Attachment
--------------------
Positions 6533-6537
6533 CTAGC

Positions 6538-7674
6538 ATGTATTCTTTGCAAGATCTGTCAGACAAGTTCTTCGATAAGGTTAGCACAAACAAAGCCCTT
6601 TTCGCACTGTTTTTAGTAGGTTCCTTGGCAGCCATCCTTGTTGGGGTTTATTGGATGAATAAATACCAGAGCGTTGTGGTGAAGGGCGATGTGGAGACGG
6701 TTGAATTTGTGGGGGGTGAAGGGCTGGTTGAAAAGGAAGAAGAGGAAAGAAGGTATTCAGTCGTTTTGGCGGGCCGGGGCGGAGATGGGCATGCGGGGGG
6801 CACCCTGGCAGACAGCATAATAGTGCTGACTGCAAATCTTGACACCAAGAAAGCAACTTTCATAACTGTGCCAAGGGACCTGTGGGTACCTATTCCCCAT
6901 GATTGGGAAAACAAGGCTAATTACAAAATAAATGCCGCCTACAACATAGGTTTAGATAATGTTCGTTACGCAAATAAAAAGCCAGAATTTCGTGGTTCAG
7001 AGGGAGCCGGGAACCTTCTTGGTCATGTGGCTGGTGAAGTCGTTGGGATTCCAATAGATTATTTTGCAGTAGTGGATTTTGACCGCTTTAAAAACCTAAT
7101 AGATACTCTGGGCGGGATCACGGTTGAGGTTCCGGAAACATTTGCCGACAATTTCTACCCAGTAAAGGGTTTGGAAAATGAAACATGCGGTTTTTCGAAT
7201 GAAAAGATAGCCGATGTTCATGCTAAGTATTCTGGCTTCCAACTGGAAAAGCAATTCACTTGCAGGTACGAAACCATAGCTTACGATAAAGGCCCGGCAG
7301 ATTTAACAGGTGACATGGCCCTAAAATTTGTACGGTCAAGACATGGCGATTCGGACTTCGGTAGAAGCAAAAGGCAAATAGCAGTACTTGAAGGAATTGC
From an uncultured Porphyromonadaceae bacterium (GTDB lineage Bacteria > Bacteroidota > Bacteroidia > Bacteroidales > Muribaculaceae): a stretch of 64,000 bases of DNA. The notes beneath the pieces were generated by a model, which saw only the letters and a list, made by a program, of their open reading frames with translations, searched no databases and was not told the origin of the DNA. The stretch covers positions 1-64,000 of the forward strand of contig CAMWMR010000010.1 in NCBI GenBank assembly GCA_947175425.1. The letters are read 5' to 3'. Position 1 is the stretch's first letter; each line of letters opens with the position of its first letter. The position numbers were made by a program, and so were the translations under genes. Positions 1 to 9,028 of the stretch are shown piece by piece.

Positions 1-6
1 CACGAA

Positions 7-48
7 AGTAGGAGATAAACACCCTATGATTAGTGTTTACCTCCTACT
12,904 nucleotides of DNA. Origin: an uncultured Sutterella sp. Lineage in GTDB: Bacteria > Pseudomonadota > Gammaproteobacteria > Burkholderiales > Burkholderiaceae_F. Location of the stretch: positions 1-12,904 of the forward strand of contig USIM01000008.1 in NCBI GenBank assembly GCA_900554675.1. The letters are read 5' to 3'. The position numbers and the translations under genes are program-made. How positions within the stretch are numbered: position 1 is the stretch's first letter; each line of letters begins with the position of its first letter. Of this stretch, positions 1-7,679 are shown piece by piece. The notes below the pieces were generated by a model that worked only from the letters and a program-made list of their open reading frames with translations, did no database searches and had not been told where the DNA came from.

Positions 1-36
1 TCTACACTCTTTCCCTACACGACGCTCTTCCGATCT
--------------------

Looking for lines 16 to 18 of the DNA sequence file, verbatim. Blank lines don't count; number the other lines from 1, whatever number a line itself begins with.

Positions 7-48
7 AGTAGGAGATAAACACCCTATGATTAGTGTTTACCTCCTACT
12,904 nucleotides of DNA. Origin: an uncultured Sutterella sp. Lineage in GTDB: Bacteria > Pseudomonadota > Gammaproteobacteria > Burkholderiales > Burkholderiaceae_F. Location of the stretch: positions 1-12,904 of the forward strand of contig USIM01000008.1 in NCBI GenBank assembly GCA_900554675.1. The letters are read 5' to 3'. The position numbers and the translations under genes are program-made. How positions within the stretch are numbered: position 1 is the stretch's first letter; each line of letters begins with the position of its first letter. Of this stretch, positions 1-7,679 are shown piece by piece. The notes below the pieces were generated by a model that worked only from the letters and a program-made list of their open reading frames with translations, did no database searches and had not been told where the DNA came from.